Thursday, January 3, 2013

The Spock Effect

Sean "Dr. Kromm" Punch coined the term "The Spock Effect" while discussing the psionics rules for GURPS. Specifically, his reasoning for the significant revisions to those rules for the 4th edition of GURPS.

The Spock Effect, bluntly put, is when a character or character type has significant abilities or powers that are supposed to be balanced by behavior restrictions or other elements of characterization. While it works fine in a story, it tends to be a real pain in a game. Because all the upsides are things that show up on a character sheet as things that a player can use (and expects to be able to use) while the downsides of the character type generally don't show up on a character sheet at all. (While GURPS actually gives points back for taking a mental or social disadvantage, none were required to use psionics in previous editions. So the balancing elements that they were relying on didn't really exist.)

The standard fantasy paladin is actually a good example of this. Lots of cool powers predicated on the character maintaining a particular alignment. And we've all heard the stories of the player of the murderous and otherwise evil paladin, who wanted all of the power but none of the responsibilities of being a paladin.

A couple of the major character types in Rifts also grant awesome power with some fairly minor or avoidable costs. Juicers are a pretty good example of this. Incredible physical abilities balanced by a fairly limited lifespan. I wonder if anyone has ever actually had a Juicer character end up dying of natural causes. Between GMs that might not keep strict calendars, campaigns that don't last that long, or all of the other things that are trying to kill you on Rifts Earth, I can easily see this 5 year limit as no big deal.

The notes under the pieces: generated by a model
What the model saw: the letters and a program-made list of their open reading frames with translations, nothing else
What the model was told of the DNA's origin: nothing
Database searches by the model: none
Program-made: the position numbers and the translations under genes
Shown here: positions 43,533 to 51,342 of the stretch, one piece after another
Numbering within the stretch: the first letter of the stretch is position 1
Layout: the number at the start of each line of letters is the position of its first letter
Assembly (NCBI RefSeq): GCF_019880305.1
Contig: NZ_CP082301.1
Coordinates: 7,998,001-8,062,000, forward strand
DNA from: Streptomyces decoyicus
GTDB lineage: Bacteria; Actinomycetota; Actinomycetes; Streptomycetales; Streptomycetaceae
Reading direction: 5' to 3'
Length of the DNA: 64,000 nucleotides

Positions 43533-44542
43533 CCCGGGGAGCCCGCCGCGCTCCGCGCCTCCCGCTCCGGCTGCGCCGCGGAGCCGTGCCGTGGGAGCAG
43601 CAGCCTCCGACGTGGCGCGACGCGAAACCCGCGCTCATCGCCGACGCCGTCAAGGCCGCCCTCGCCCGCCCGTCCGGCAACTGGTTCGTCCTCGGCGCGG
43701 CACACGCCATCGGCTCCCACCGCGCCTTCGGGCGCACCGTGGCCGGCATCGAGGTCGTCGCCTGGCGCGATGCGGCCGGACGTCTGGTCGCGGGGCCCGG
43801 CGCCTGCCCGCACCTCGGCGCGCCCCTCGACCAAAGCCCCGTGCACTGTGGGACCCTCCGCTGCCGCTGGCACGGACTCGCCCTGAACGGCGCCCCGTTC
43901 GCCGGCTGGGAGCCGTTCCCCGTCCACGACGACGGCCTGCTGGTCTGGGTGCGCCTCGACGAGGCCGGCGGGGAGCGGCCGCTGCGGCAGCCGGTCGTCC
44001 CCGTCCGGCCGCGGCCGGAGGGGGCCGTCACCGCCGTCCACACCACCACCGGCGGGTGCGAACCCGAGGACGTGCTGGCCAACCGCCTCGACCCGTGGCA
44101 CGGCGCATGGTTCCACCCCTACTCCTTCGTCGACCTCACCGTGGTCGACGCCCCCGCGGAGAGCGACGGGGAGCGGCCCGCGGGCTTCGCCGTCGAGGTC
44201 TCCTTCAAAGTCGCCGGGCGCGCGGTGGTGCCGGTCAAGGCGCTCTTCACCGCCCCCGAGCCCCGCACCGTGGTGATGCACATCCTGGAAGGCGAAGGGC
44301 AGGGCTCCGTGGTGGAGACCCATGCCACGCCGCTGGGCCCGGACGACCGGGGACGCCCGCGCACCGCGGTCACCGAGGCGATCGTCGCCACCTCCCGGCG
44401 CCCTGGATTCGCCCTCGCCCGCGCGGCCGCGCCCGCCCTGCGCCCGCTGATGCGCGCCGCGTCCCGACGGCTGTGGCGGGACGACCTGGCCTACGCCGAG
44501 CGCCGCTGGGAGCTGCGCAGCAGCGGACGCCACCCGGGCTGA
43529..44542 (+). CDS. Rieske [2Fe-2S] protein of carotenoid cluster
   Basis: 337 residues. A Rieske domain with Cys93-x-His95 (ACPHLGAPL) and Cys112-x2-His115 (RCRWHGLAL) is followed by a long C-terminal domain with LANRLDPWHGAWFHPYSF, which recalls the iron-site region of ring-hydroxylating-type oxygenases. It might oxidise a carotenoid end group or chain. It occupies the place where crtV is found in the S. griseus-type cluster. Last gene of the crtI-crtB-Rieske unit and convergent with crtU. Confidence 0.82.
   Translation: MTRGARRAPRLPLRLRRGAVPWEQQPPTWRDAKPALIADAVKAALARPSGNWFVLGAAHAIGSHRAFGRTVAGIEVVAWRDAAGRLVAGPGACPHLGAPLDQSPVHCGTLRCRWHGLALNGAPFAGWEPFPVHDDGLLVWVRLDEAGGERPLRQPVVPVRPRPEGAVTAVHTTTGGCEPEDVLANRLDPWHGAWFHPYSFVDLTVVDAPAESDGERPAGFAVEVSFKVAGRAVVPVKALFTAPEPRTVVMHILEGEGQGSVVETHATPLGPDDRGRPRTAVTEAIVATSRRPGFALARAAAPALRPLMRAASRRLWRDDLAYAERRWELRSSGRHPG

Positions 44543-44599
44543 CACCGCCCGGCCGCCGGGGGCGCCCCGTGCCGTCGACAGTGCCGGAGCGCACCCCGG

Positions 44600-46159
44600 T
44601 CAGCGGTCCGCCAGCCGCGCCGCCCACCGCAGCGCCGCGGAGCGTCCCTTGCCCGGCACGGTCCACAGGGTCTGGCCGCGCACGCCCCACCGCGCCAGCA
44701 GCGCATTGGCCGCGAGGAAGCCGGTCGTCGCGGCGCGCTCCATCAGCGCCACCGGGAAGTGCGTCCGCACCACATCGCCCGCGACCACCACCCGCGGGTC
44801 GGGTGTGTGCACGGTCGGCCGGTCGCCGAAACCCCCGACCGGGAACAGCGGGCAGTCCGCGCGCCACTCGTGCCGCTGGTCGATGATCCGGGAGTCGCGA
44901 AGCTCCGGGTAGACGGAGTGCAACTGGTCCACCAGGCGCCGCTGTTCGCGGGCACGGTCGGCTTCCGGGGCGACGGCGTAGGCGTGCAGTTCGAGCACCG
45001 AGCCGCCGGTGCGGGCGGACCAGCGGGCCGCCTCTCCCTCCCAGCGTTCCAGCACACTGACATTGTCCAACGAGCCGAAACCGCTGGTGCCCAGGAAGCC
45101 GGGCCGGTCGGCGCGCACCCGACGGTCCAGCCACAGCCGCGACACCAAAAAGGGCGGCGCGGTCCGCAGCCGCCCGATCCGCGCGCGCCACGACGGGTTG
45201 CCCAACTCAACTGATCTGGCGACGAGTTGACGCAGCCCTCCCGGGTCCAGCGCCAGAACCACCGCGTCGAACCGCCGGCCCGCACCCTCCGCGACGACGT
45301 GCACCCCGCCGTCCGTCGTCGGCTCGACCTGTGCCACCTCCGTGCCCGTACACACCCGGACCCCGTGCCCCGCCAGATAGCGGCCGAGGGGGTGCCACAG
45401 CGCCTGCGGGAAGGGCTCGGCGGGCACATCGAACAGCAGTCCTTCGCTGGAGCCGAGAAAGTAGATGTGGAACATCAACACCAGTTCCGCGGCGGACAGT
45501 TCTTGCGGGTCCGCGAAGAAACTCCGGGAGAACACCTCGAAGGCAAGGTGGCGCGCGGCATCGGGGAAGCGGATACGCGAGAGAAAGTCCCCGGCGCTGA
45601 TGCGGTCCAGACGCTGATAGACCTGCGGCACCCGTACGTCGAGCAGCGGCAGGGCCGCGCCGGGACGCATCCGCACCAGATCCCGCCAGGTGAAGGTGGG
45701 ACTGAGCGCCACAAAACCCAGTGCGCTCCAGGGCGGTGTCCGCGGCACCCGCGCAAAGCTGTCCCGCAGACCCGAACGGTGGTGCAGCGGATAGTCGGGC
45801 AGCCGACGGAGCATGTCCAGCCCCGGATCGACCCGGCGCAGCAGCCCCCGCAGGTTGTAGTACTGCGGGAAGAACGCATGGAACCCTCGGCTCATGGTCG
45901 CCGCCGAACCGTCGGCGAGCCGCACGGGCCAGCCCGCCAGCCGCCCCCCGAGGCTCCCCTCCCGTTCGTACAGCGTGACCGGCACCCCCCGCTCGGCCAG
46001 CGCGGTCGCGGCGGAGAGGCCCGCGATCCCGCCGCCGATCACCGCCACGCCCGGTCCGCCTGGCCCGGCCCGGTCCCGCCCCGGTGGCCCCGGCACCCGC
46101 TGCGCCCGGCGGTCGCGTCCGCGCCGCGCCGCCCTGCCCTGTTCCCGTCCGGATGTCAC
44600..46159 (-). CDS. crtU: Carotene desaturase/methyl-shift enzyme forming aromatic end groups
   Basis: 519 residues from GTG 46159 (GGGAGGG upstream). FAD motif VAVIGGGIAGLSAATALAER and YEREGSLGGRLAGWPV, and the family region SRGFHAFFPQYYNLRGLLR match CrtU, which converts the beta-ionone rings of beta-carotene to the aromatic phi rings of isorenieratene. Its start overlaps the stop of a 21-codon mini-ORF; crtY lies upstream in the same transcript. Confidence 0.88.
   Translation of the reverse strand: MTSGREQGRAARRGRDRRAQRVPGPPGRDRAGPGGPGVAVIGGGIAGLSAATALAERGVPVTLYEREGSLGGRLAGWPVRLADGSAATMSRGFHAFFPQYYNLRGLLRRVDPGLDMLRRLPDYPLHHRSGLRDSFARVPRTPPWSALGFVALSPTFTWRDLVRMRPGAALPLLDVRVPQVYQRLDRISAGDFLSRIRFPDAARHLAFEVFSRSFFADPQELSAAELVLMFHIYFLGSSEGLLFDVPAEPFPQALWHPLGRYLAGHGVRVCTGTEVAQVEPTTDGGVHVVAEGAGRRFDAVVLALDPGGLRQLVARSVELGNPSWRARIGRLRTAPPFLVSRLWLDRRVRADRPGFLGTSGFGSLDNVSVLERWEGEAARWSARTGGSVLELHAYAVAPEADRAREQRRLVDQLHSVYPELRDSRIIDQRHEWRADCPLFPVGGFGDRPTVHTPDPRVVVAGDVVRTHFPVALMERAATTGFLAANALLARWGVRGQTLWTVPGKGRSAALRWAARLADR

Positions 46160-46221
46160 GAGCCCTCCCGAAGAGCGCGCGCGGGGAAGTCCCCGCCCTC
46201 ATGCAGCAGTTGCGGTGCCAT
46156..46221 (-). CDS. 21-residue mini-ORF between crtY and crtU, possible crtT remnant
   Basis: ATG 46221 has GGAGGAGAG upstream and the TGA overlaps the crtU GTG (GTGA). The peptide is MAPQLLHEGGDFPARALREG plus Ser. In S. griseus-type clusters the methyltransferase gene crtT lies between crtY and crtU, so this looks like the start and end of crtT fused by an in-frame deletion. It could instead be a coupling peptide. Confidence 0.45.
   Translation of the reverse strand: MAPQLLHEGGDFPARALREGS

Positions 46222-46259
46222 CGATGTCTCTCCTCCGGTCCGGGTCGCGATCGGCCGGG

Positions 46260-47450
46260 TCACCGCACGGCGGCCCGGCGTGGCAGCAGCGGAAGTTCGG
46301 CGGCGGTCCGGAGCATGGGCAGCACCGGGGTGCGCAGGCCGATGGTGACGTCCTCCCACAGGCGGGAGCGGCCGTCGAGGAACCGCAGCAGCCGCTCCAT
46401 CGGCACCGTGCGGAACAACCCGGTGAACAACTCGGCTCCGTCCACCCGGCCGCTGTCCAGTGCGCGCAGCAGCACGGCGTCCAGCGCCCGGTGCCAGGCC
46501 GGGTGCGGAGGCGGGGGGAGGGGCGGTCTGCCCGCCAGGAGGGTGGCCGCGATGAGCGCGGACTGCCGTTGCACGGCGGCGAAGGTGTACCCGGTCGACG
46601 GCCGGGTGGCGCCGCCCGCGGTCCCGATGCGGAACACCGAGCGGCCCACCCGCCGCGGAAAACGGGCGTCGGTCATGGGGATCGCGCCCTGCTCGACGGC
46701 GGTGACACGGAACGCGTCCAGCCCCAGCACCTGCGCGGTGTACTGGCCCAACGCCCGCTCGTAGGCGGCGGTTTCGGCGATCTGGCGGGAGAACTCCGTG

Dragons are another example of this sort of not-really-limited power. As near as I can tease out, the primary restrictions on dragon characters are that they are supposed to be really young and therefore played with a touch of naivete, and also the fact that the Coalition is anti-magic and even in human form a dragon would set off all sorts of magic detectors.

Here's what I'm looking for from the peanut gallery: Are these "soft" downsides actually useful in your campaign? Any horror stories of characters ignoring the restrictions and running roughshod over your campaigns? Have you strengthened any of these restrictions to give them more weight (I read somewhere about a GM who required Juicer characters to have to continually replenish their drug supplies)? Or you ignore them entirely with no ill effect on your game at all?

1 comment:

  1. They have mostly been ignored in my games. I do expect Paladin's to behave within a certain set of guidelines but some of the other stuff just makes an occasional appearance. Using the Juicer example from above - I would have a Juicer do that every once in a while to add some filler to a short adventure; maybe a chance for the players to gel by helping out a fellow member.